Influencing the functioning of doctor patient relationships to control costs is just as conflicted as any doctor who performs procedure after procedure just for the money.

As well, I am not in favor of physician entrepreneurship or entrepreneurship in general in the American healthcare system. There is a brief, instructive discussion about the dollar quest of US healthcare businesses in the article referenced above. What needs to change in the American system, for sound healthcare reform, is its underlying ethos, its aspirations. The dollar quest should be replaced by the quest, a demand, for the medicine of medicine, the doctor patient relationship, to be open to everyone in an affordable manner, which makes the dollar bill the servant, the fundamental support, of this demand as opposed to the opposite, which is the current state of affairs.

This sounds idealistic, naive and corny, and it is exactly what we need from our politicians and their economic advisors. So far, those plans and ideas for change that have been offered to and/or hoisted upon us by politicians of every party designation; their advisors from different spheres; think tanks, which support one agenda or another; lobbyists, who disguise themselves with different designations; and others are nothing more than convoluted tweakings of our already dysfunctional system. These people, who function in the veiled reality of this realm, which obstructs real, beneficial change, will never be able to recreate the wheel because they are so dependent on it. We need to change current reality, i.e., recreate the wheel of American healthcare policy, so that it is guided by the medicine of medicine not the business of medicine.

I do not favor the Canadian system, the British system, or the American system. I favor a complete overhaul, the fundamentals of which I have described in my books: Equal Health Care For All (2007) and Socialized Health Care Reform (2010)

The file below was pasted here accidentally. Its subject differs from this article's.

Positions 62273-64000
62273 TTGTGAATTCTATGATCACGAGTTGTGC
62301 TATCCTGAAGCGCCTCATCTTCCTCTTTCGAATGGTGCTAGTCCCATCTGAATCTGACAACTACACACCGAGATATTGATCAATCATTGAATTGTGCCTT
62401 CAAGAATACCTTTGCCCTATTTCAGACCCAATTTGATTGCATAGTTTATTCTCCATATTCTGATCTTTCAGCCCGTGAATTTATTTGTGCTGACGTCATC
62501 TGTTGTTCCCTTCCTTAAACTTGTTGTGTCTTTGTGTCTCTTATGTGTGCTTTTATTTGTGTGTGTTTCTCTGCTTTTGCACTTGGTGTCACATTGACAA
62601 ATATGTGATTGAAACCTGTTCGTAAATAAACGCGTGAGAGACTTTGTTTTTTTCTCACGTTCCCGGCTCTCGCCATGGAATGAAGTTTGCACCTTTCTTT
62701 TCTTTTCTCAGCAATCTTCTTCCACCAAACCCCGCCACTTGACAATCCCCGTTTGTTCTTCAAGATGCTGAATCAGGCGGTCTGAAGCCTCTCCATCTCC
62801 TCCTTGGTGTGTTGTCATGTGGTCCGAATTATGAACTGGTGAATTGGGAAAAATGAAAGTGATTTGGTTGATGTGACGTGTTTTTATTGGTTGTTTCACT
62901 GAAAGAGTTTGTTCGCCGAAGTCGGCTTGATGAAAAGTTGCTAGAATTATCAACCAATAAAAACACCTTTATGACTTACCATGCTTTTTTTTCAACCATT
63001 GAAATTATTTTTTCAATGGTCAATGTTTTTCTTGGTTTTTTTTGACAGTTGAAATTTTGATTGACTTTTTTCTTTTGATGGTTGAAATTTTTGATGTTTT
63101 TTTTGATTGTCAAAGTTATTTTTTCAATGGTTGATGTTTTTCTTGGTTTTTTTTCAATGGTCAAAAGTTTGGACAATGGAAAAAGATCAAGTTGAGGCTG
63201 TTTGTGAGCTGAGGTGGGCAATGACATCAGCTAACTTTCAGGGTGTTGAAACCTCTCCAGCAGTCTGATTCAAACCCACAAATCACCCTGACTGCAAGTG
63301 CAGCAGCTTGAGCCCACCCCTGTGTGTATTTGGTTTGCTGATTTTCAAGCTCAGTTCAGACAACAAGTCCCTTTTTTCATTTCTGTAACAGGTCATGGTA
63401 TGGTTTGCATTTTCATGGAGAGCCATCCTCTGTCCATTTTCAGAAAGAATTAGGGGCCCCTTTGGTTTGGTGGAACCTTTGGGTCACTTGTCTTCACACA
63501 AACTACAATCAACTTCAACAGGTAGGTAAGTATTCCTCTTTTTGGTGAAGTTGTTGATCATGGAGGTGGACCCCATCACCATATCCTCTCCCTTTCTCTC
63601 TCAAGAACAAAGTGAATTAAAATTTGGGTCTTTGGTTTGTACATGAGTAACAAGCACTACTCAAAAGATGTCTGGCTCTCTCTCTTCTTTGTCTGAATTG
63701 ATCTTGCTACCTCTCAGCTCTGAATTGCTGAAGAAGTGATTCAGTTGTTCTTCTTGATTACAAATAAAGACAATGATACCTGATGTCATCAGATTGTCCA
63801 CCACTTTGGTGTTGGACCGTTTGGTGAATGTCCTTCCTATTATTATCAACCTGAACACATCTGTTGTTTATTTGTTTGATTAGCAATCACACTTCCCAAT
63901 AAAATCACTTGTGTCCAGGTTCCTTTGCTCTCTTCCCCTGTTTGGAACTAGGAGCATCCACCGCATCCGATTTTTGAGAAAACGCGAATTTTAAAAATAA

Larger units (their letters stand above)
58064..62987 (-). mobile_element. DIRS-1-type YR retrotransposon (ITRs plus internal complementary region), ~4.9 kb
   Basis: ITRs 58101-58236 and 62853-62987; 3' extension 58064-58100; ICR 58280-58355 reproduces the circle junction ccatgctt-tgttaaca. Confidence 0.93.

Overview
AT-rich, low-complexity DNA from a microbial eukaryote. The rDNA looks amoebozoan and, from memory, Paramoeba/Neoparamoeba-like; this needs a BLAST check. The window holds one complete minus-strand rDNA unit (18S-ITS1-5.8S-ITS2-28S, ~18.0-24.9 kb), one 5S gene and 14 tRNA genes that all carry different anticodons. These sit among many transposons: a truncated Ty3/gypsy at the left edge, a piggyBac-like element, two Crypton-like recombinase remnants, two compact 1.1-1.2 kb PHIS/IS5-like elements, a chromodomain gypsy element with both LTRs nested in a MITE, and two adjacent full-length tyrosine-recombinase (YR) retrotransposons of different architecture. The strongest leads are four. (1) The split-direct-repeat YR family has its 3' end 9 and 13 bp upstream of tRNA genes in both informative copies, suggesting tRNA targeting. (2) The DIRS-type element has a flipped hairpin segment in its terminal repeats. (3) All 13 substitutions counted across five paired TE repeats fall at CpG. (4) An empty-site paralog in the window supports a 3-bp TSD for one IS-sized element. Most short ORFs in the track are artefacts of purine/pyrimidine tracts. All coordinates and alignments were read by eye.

R. Garth Kirkwood, MD

Best Healthcare Plan

Professor Laurence Kotlikoff’s recent article on Bloomberg news, “Health Law’s Demise May Permit Best Plan,” yields several points regarding healthcare reform, which I want to critique. ( ) In this discussion, italicized sections come directly from this article and are followed by my own discussion.

It’s a sad legal system that confuses linguistics for principle. But adherence to original language may trump concern for original intent, even on appeal to the Supreme Court. Here, Professor Kotlikoff is discussing that different wording of the individual mandate for health insurance would have avoided the U.S. District Judge’s ruling that this is unconstitutional. Perhaps so, but I am much more interested in the words, original intent. Rather than castigate the legal system, I would suggest that the 111th Congress and President Obama used linguistics and 2000 pages of Washington DC hieroglyphics to obfuscate their intents: 1) A massive increase in their, the federal government’s, power and control over everyone’s life (via our healthcare system), at the expense of the people, who actually pay taxes and buy health insurance individually or through their employer, the latter’s benefits package being part of the employee’s wage; 2) a huge increase in the Medicaid entitlement population, which translates to a voting block, which will keep them in power.